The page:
I fear what we will do to one another, how we will wound one another in the wake of this verdict. I fear the words and actions and silences that will speak so loudly about the state of our hearts and our understanding and also lack of understanding. I fear for physical pain and vandalism and destruction that may occur to people in this city and in others, all of whom were made in the image of a peaceful and ultimately just God. I fear for friends in my city who are nervous – White, Black, Asian, and Hispanic alike – about how people will respond, about who or what is about to descend on this city, and when we will hear and see with our own ears and eyes.  I fear for the future… and yet I have so much hope. I see my city filled with so much beauty, so much grace, so much peace. I see adults and students everywhere who are peacemakers, who long to see our city united, who are pining for the day when we embrace each other even more than we already do, who are making real and concrete preparations for that. I see students who have wide eyes and open ears and soft words who speak confidently about what confuses them, angers them, fills them with sadness, as well as what brings them needed laughter and joy. I see teachers who love their students well and provide space for those conversations. I see adults who have deliberately placed themselves in situations and conversations and environments that would open their eyes and extend hands across deep lines and divides. I am so encouraged by these things, these stories, these lives, these words and hearts.

I am full of fear, and I am full of hope for my city.

So instead of working, or walking my dog, or making dinner or any of those very important things I could be doing, I am writing. And I am asking.

Will you be aware? Will you be sensitive?

When the verdict is released, will you process in whatever healthy way you can in a safe environment? Will you be aware that others will process this news very differently than you will? Will you be aware that some won’t care as deeply as you? Will you be aware that some will be hurt or sad or angry or confused or all of the above? Will you be sensitive to those reactions, and will you listen, truly listen, with the intent to understand? Will you protect each other? Love each other well? Be a body of people who supports and defends and unites, a city on a hill?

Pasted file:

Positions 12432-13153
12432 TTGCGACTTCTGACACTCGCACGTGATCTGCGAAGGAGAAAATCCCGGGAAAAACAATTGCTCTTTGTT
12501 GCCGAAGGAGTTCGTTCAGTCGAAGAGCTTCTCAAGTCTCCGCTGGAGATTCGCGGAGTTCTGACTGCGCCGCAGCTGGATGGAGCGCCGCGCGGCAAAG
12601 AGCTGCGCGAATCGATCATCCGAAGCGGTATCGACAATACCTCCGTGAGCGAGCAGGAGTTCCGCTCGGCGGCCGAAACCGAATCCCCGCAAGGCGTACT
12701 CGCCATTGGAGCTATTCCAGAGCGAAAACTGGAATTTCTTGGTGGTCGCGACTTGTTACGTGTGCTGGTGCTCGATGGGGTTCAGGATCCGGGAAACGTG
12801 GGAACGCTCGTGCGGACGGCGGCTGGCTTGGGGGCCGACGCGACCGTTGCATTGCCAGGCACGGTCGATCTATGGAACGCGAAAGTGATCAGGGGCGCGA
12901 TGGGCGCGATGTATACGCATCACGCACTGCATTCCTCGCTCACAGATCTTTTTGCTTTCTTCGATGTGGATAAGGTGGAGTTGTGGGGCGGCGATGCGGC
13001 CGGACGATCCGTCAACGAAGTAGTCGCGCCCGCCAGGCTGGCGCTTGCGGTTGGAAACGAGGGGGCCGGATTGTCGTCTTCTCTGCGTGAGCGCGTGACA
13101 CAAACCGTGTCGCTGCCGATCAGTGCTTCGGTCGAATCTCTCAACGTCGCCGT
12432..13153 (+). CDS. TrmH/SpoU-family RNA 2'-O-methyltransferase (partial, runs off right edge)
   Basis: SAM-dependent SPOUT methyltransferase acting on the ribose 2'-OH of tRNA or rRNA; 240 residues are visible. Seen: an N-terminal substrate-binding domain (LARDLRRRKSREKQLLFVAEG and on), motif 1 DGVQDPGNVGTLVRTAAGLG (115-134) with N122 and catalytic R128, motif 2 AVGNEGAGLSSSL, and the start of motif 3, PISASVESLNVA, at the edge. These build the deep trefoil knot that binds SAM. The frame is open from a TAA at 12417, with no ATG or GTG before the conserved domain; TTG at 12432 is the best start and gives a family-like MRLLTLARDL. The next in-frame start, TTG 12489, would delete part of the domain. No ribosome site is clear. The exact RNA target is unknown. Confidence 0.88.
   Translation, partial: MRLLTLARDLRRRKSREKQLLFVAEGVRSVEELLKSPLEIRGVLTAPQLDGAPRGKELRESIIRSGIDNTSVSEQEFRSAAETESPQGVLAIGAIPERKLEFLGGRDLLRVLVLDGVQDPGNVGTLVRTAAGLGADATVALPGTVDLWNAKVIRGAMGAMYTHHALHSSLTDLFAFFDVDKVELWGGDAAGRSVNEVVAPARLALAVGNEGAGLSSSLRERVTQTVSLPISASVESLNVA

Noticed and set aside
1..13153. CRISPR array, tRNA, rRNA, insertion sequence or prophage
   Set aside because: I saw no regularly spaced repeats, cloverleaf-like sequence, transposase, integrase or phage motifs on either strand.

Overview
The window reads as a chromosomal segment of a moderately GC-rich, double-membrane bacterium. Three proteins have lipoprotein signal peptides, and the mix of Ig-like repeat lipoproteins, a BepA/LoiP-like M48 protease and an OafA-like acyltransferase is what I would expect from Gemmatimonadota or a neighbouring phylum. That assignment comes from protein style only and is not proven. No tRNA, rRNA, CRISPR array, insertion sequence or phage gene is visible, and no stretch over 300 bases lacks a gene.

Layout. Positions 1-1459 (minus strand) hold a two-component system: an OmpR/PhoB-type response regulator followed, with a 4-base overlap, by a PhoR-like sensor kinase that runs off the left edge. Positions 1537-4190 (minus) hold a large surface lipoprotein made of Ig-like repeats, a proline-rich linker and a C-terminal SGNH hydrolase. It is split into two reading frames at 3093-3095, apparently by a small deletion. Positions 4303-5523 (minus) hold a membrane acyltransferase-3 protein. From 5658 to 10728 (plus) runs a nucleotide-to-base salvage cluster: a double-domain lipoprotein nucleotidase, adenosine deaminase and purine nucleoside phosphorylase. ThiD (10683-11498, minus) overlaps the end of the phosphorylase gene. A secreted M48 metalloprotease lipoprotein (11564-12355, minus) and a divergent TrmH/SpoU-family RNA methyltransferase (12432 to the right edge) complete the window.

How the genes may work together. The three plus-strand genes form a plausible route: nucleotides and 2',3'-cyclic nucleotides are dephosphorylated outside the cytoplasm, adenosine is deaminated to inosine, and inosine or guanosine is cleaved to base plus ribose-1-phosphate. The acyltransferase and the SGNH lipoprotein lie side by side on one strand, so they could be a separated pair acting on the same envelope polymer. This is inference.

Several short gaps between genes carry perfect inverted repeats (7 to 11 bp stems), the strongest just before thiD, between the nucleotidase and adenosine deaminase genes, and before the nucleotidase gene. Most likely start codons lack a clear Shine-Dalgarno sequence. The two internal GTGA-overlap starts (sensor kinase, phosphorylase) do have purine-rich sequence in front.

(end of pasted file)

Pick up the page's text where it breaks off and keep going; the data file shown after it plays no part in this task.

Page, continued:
I pray that you will, and I pray that I will…

I will make every effort to do so, and I am already preparing myself to ask for forgiveness when I fall short. Because I’m a woman of good intentions, but boy, do I learn every single day, over and over, what a flawed person I am and how much I have yet to figure out. I will need to process, to listen, to discuss, to pray.

Bear with me. Bear with each other, and love one another well. Today, tomorrow, and every day.

Our city is crying out for it. The structures and surroundings, both manmade and Godmade are ready for it. The city is being prepped and prayed over. The verdict is descending. Will we be ready? Will we be aware? Will we be sensitive? Will we seek peace?

St. Louis, may it be so, I pray.

Context is King, and when Life is Bad to the Bone

So, you might think I’m crazy.

That’s fine.

I’ve been posting up a storm lately on Instagram and Facebook and my blog, proclaiming God’s power in my life and the fact that I’m going to stomp all over that coward, Satan, with the gift of words that Christ gave me. You can think I’m crazy if you want to, but if you do, you’re blind.

Satan loves shame. He loves darkness. He loves to hide, and one of his favorite tricks is for us to turn on each other because we can’t see what others can.

Satan is REAL. God is REAL, and we have power and access and weapons at our disposal in the Word and in the Holy Spirit and the body of believers. Yes? Can I get an amen?

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Yesterday, the sky on Delmar at night.

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Yesterday, my story played in chapel at Westminster Christian Academy, to about 1,000 kids and staff. I was nervous, and yet I saw how God put that together and how holy hands had formed that video from 40 minutes of my verbose speech wittled down to 5 minutes of clear, concise good words. He is faithful.

The mantra, the drumbeat, the anthem of that video was this: What Satan means for evil, God works for good. ALWAYS. Genesis 50:20. (See my video here.)

While that video played, my husband was T-boned on Delmar Street. [side note – what is going on on Delmar lately? Injured deer running the streets? Crazy?!]